Gateway to the Classics: Fables from Afar by Catherine T. Bryce
Fables from Afar by  Catherine T. Bryce


The Farmer and The Humming Bird

One day a farmer caught a humming bird. He was just going to eat it, when the bird said: "Oh, man, why should you eat me? I am so small—no larger than your thumb! Why, I wouldn't make a mouthful for you! What kind of a meal would that be for a great man like you? Please let me go."

"Let you go!" said the man, "no, indeed! I know that you are little, but your meat will be the sweeter; and you know little is better than none."

"Will you let me go if I promise to bring you a pearl as large as the egg of an ostrich and worth piles and piles of money?"

"Go, go quickly!" cried the man, setting the bird free. "Hurry and bring that great pearl to me."

The humming bird flew to a high tree and sat smoothing her bright plumage.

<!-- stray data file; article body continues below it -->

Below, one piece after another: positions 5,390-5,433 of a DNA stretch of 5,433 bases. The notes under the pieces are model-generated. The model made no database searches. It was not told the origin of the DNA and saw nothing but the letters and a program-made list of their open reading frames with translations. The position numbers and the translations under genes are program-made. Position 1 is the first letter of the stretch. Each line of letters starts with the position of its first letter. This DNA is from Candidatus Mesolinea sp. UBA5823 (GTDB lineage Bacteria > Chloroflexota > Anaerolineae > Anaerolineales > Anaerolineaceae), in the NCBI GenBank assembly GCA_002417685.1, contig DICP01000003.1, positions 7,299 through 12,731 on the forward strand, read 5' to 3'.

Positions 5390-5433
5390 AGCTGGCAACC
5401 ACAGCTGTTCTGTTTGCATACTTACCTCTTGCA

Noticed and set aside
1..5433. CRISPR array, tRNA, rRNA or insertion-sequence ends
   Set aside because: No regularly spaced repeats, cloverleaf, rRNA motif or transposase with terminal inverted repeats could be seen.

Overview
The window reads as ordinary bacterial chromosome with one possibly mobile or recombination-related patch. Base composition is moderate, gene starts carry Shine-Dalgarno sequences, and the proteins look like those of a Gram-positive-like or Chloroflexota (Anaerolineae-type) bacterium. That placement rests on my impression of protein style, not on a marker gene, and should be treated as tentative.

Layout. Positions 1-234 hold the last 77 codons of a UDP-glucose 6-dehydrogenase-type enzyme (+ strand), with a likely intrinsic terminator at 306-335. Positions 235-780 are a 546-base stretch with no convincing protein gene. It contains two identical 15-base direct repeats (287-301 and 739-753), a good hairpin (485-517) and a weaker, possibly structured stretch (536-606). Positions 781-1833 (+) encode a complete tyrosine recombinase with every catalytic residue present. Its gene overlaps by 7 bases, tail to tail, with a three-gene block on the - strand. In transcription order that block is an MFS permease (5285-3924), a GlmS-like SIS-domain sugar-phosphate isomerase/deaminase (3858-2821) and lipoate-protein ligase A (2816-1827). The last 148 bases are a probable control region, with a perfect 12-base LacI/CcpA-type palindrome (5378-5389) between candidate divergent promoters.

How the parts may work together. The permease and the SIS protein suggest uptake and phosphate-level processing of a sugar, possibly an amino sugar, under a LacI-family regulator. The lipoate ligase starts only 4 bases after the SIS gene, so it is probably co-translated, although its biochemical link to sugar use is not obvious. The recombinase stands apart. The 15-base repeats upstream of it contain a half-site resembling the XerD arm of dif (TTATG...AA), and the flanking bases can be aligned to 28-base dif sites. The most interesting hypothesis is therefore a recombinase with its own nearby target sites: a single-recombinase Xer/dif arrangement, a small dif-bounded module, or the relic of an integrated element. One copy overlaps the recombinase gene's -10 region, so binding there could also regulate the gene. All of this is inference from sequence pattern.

"Where are you?" cried the farmer. "Oh, I see you. Why don't you go at once and bring me the great pearl you promised me?"

"I did not promise you a pearl," answered the humming bird. "I asked if you would let me go if I did promise you one. You did not wait for any promise. You were in such a hurry to get the pearl. How silly you are! Do you ever think? Look at me! Do you think for one moment that a bird as small as I could carry a pearl as large as an ostrich egg?"

The farmer hung his head. He was ashamed to think how easily he had been fooled.

"Cheer up," said the bird, "I have taught you a lesson worth more than a hundred pearls. Always think before you act."

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